2. If B assigns to C then, without more, there is no privity of contract between A and C. However, there is "privity of estate" which arises because there is a relationship of landlord and tenant between A and C. The effect of that is that certain covenants (see 3) are enforceable by A against C, but only while C remains tenant. Once C assigns to D there is neither privity of estate nor privity of contract between A and C, though C will remain liable for any breach of covenant while he was tenant.

                      3. The covenants enforceable under privity of estate are those which "touch and concern the land". It is not necessary to enquire too closely what sort of covenants touch and concern the land because most, if not all, the tenant's covenants in a standard long lease of a flat will touch and concern the land.

                      4. It may be asked: "If on assignment all the covenants are going to be enforceable anyway, why set up privity of contract?". The answer is twofold. First, any doubt is removed as to whether any particular covenant touches and concerns the land. Secondly, the assignee is put on the same footing as the original tenant and made liable for the performance of the covenants even after he ceases to be tenant.

                      Comment


                      • #12
                        Thanks Lawcruncher, your analysis is exceptionally clear and exceptionally helpful...to summarise my understanding, without a deed the lessor still has 99% protection due to the privity of estate and (to demonstrate in this exam question that I have read around the subject!) there are unlikely to be any personal covenants that don't touch the land in the lease (e.g. not to set up a competing business as a property manager...). Getting a deed however, benefits lessor for the possible 1% and extends assignee's liability post his subsequent further assignment.

                        One further question if I may: in our case the original freehold was owned by X (who is the lessor named in the lease). At some point in the past our present company A bought the freehold. In drafting the deed, who should be named as lessor, X (as the named party on the actual piece of paper which is being assigned), or A, the party who now wants the benefit?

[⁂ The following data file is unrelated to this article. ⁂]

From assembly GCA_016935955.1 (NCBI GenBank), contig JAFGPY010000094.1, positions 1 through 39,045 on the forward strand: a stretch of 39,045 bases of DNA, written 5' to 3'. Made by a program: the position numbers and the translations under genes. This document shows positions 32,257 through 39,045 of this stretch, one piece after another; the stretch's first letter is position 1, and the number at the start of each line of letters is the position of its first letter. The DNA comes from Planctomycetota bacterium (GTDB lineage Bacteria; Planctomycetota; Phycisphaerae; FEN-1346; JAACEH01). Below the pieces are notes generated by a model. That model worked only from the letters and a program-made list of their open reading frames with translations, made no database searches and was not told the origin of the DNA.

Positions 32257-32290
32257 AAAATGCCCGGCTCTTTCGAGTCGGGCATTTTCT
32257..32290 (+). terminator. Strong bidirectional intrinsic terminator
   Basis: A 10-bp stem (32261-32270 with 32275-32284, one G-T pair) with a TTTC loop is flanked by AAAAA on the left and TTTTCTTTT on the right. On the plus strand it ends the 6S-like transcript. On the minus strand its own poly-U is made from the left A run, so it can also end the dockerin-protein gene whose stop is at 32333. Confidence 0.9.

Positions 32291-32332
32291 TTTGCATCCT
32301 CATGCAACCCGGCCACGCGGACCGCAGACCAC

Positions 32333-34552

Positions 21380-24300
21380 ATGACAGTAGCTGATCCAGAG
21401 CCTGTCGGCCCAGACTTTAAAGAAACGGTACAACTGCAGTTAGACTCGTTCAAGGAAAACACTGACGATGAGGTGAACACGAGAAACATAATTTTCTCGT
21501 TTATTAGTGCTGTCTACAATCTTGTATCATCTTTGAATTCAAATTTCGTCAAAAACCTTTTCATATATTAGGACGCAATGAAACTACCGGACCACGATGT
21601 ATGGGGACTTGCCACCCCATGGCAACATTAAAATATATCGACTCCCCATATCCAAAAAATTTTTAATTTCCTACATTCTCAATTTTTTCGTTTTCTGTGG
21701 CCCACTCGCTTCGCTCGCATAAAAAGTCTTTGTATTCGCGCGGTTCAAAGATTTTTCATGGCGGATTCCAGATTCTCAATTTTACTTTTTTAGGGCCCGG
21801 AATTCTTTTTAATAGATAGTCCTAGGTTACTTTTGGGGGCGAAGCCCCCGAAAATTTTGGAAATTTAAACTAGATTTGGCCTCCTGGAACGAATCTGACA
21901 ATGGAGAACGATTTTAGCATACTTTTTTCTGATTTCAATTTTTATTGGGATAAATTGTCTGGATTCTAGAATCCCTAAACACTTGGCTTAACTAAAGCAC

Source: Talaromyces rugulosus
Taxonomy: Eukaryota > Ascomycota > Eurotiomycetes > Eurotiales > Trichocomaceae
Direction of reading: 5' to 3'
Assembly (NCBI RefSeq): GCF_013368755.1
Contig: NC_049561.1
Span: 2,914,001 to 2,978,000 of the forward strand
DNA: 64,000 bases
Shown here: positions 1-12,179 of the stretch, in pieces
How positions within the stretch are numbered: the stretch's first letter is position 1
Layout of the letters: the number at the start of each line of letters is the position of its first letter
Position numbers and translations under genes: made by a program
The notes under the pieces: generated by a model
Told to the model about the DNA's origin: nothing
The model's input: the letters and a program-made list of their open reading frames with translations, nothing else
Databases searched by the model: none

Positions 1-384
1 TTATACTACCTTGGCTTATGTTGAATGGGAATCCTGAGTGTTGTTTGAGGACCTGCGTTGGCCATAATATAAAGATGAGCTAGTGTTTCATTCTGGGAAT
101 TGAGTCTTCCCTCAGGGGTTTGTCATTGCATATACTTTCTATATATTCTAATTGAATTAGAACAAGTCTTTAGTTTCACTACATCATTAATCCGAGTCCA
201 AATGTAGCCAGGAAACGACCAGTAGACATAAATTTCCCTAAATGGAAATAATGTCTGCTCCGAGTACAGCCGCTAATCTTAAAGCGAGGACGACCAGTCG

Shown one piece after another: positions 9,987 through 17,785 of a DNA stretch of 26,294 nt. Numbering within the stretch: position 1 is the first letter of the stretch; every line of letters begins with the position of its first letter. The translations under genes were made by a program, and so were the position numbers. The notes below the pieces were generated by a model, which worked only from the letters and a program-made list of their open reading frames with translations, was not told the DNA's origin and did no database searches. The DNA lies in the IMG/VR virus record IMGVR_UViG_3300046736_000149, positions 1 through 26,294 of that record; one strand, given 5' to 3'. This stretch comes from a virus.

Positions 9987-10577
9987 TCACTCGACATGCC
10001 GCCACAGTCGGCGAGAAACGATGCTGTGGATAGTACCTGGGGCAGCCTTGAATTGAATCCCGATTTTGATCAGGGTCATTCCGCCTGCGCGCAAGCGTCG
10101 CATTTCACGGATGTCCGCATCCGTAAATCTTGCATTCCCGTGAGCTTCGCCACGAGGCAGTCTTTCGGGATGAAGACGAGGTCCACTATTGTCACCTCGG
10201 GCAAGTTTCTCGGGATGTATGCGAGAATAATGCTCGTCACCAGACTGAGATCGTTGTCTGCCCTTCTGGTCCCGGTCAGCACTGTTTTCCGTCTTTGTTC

Is there some wording to capture both, e.g. defined term "Lessor, being A or its predecessor as owner of the freehold property as the case might be" or such like?

                        Guidance welcome

                        A

                        Comment


                        • #13
                          Who is the Lessor ( Freeholder ) now, today.

                          It is your company who is the freeholder / Lessor.

                          Thats the name that goes on the deed.

                          The deed is between the lessor, now, and the buyer.
                          The buyer agrees and promises to obey the lease, and his promise
                          is to the current freeholder/Lessor.

                          The person selling the flat is not the freeholder / lessor.
                          your company is.

                          Comment


                          • #14
                            Originally posted by aguila View Post
                            ...to summarise my understanding, without a deed the lessor still has 99% protection due to the privity of estate and (to demonstrate in this exam question that I have read around the subject!) there are unlikely to be any personal covenants that don't touch the land in the lease (e.g. not to set up a competing business as a property manager...). Getting a deed however, benefits lessor for the possible 1% and extends assignee's liability post his subsequent further assignment.
                            Correct.

                            Originally posted by aguila View Post
                            One further question if I may: in our case the original freehold was owned by X (who is the lessor named in the lease). At some point in the past our present company A bought the freehold. In drafting the deed, who should be named as lessor, X (as the named party on the actual piece of paper which is being assigned), or A, the party who now wants the benefit?

                            Is there some wording to capture both, e.g. defined term "Lessor, being A or its predecessor as owner of the freehold property as the case might be" or such like?

                            Guidance welcome
                            As ram says, you draft the deed with the current landlord named as landlord.

                            Comment